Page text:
Make a big-box checklist. Maybe it’s on paper, on your smartphone, or just in your head, but you have a to-do list. It’s likely not as useful as it could be because you get stuck doing the urgent instead of the important.

Make an actual, on-paper checklist each afternoon for the following day. Put a box by each task, and with the biggest boxes for the most important tasks to complete that day.

Focus first on the big-box tasks. At the end of the day, if most of them have checkmarks, you will have focused on what’s really important.

Perspective and Prospective

Think about it so you don’t have to think about it. Everyone has tasks or obligations that that we find difficult or frustrating, and consume a lot of time. Figure out where these areas are for you and commit to learning a new pattern. Learning new patterns can be tedious and laborious, but once they’ve taken hold (often in three weeks or less) they’ll speed up your performance, streamline your effort, and lower your stress.

Infuse your work with meaning. Doing meaningful work does not mean that you will “love” it. “Meaning” can be a recognition of what you enjoy about your work. With that understanding, , you’ll be more motivated, productive, and satisfied.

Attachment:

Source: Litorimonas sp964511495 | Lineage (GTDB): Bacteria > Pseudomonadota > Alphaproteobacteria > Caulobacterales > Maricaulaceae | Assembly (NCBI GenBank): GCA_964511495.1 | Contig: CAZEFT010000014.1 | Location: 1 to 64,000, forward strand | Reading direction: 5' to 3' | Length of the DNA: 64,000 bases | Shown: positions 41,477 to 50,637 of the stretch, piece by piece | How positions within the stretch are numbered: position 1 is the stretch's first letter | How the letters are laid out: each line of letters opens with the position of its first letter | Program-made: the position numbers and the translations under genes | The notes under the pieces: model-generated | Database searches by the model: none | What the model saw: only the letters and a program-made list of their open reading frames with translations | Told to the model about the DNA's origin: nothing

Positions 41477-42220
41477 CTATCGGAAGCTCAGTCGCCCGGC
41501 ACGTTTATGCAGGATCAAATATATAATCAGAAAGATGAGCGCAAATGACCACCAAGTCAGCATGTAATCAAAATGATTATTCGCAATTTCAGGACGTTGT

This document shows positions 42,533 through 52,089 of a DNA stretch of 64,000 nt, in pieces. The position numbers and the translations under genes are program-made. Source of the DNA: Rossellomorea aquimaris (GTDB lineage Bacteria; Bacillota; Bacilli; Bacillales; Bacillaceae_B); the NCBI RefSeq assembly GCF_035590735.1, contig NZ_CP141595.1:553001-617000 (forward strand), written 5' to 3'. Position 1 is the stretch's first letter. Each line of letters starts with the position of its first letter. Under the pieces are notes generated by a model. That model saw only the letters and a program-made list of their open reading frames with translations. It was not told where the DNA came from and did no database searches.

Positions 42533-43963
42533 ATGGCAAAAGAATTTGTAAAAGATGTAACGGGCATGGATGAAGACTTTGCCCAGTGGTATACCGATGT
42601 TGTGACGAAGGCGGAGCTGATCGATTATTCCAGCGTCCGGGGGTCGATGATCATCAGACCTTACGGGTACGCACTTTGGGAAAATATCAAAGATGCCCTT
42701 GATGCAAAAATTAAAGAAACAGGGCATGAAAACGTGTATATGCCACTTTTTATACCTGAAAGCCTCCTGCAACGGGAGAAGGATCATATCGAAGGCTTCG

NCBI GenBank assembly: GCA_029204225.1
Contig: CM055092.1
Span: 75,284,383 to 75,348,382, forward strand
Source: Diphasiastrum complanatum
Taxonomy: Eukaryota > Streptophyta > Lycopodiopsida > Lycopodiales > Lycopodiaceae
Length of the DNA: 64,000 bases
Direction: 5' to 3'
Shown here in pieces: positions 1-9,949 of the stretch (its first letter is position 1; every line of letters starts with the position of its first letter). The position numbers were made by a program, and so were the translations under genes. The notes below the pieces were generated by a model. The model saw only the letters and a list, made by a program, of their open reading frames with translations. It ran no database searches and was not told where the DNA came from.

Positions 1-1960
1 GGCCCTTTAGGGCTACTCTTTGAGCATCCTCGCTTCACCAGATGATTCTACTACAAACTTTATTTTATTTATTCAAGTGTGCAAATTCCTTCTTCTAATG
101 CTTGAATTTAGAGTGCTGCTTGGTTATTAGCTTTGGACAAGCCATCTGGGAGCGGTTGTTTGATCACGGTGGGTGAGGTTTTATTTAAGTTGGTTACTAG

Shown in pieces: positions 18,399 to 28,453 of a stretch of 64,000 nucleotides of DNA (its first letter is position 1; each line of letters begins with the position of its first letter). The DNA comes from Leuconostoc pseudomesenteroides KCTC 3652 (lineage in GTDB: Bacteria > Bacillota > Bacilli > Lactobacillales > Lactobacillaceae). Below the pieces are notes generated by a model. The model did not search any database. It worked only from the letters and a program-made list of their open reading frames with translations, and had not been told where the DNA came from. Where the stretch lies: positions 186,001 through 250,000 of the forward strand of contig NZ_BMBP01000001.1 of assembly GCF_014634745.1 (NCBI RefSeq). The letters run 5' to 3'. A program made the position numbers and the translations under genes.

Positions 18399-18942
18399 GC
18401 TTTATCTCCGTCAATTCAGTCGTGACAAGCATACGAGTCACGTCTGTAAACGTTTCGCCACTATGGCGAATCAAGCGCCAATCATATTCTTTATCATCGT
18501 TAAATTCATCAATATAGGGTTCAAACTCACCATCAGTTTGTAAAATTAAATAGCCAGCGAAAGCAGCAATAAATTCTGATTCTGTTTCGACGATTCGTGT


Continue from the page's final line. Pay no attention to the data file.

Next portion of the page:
Focus on what gives you the greatest joy and meaning at work; Reflect on how you are making a difference; Reflect on the meaning of your work as it relates to your core values; and then eek to increase what you enjoy. The mundane chores required of you and other unwelcome tasks will become easier to do and get completed more quickly if you focus on what you do find exciting, rewarding, or fulfilling.

Seek to serve, not shine. We all want recognition. But in many situations, the desire to shine can cause you to get in your own way. Ironically, the key to shining is putting others first. People who channel their efforts toward making others’ lives easier are nearly always respected, included, and considered valuable.

Store energy so you have it when you need it. Throughout life, circumstances arise that are beyond our control. You may experience a major illness, lose a loved one, or be forced to relocate. Occasionally you may have to work long days and go without sleep. Because of these out-of-our-hands circumstances we must focus on controlling what we can.